Me, Amy, and Stacy.  #fangirlmoment
The combination of talking to Nichole and Amy reignited my goal to run a full marathon someday.  Yes, a full marathon.  I told myself during my first half that I would never, ever do a full and I reiterated the same sentiment at mile 12.5 of my most recent half marathon a few weeks ago (recap to come soon!).  I could not fathom doing another 13.5 miles at that point. However, my wise Napa teammate, Erin, reminded me that of course I couldn't fathom a full at that point, because I hadn't trained for it.  Light bulb moment for me, for sure.  Mentally and physically at that moment, I was not prepared for a full, but when the time comes, I will train properly for it and will be ready for it.  The full marathon is still a ways off; I'm thinking late 2016 or early 2017, but I'm putting it out there in the universe.  It's big and scary, but most good things are, right? 

So there are two big, scary, exciting dreams that I am putting out there for all to see: pursue writing (continue writing, write articles, write a book) and do a full marathon!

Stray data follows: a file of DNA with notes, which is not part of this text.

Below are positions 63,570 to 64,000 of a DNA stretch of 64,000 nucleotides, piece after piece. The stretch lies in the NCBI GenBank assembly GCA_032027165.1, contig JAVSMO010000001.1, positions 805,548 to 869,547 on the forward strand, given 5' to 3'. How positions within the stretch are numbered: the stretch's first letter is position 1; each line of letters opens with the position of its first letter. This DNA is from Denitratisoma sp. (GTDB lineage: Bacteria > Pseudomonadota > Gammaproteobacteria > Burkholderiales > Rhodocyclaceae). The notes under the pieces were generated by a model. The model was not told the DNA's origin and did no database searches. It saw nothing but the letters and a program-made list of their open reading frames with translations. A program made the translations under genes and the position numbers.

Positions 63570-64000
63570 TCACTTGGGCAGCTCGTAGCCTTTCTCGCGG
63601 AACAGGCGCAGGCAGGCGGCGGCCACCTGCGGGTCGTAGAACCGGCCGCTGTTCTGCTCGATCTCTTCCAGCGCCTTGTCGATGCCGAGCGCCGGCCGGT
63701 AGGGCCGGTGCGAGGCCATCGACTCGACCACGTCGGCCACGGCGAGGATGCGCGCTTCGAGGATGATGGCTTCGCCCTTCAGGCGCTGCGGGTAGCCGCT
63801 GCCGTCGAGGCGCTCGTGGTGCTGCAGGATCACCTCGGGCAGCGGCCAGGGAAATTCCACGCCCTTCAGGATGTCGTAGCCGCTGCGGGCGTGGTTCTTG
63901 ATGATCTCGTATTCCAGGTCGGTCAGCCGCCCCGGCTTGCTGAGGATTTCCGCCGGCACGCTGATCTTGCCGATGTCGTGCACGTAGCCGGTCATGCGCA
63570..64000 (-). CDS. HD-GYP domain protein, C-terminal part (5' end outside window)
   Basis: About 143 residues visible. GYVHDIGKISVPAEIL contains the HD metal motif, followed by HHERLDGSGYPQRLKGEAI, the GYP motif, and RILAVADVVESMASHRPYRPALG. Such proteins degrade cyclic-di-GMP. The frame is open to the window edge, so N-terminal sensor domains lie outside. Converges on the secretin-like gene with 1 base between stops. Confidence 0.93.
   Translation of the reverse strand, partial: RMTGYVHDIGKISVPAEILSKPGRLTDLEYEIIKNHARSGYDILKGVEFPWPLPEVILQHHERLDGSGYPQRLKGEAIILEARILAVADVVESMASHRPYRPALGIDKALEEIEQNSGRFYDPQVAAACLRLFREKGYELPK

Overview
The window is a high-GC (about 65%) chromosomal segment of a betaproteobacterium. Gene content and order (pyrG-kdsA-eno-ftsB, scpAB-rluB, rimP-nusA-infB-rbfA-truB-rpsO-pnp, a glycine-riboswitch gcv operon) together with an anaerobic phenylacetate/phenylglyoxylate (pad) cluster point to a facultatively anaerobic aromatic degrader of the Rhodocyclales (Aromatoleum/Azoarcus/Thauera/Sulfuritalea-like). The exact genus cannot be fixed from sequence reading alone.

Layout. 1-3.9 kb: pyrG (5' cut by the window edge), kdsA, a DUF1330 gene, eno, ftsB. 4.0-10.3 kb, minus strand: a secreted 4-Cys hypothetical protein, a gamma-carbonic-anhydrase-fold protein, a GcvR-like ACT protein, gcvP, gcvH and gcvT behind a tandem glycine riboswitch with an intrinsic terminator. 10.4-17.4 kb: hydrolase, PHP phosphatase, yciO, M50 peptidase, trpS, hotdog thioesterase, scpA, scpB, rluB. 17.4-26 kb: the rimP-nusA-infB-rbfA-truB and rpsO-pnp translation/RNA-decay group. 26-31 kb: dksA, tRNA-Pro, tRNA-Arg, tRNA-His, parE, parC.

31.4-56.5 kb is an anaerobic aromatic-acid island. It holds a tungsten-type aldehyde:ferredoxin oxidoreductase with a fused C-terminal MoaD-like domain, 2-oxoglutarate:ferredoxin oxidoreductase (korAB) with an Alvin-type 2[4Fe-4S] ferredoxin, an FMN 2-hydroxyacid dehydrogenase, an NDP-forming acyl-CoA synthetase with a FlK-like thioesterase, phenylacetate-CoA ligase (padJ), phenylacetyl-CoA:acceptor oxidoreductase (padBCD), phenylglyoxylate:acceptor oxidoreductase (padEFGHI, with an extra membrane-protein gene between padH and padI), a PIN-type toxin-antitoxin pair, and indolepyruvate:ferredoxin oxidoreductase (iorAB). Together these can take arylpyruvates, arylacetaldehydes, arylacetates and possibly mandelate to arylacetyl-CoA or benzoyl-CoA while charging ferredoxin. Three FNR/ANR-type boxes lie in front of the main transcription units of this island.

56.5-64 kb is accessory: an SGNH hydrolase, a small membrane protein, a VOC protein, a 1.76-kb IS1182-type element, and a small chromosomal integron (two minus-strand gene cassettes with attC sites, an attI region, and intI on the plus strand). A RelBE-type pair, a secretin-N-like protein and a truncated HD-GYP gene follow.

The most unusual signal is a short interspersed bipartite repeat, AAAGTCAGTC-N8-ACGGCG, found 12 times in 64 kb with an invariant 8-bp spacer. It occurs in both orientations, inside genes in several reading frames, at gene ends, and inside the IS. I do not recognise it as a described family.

What are some of your big, exciting, scary goals and dreams, both short-term and long-term?  

"Dreams are illustrations from the book your soul is writing about you." Marsha Norman

Saturday, February 7, 2015

Declare It Day 2015

I was introduced to Fellow Flowers last year by my Napa teammate, Jodi, and I love their mission and their flowers!  I ordered the Turquoise (Believe) flower last summer because I loved the statement behind that flower:

To look within, to overcome. Loving myself enough. I have the will, the determination and the courage to defy the odds...and inspire. My challenges have made me a fighter - a survivor. They will not define me or confine me. I will run my own race. Different, beautiful and all my own. I believe in me and my potential. And I'm going to succeed because I'm brave enough to think I can.

I brought my flower to Napa with me and I loved wearing it.  It reminded me to believe in myself and I loved the extra pizazz it added to my hair!  

In 2012, Mel and Tori (the founders of Fellow Flowers) launched Declare It Day "to create an inviting space for women to not just declare goals but also feel supported in the process."  This year, I decided to participate because I really want to push myself to run a 2:30 half marathon by the end of the year and I know it is going to be a challenge for me.  I appreciate all of the resources that Mel and Tori provide to help with accountability, as well as support, and I hope that by putting my goal on paper and out into the virtual world that I can crush my goal by the end of the year!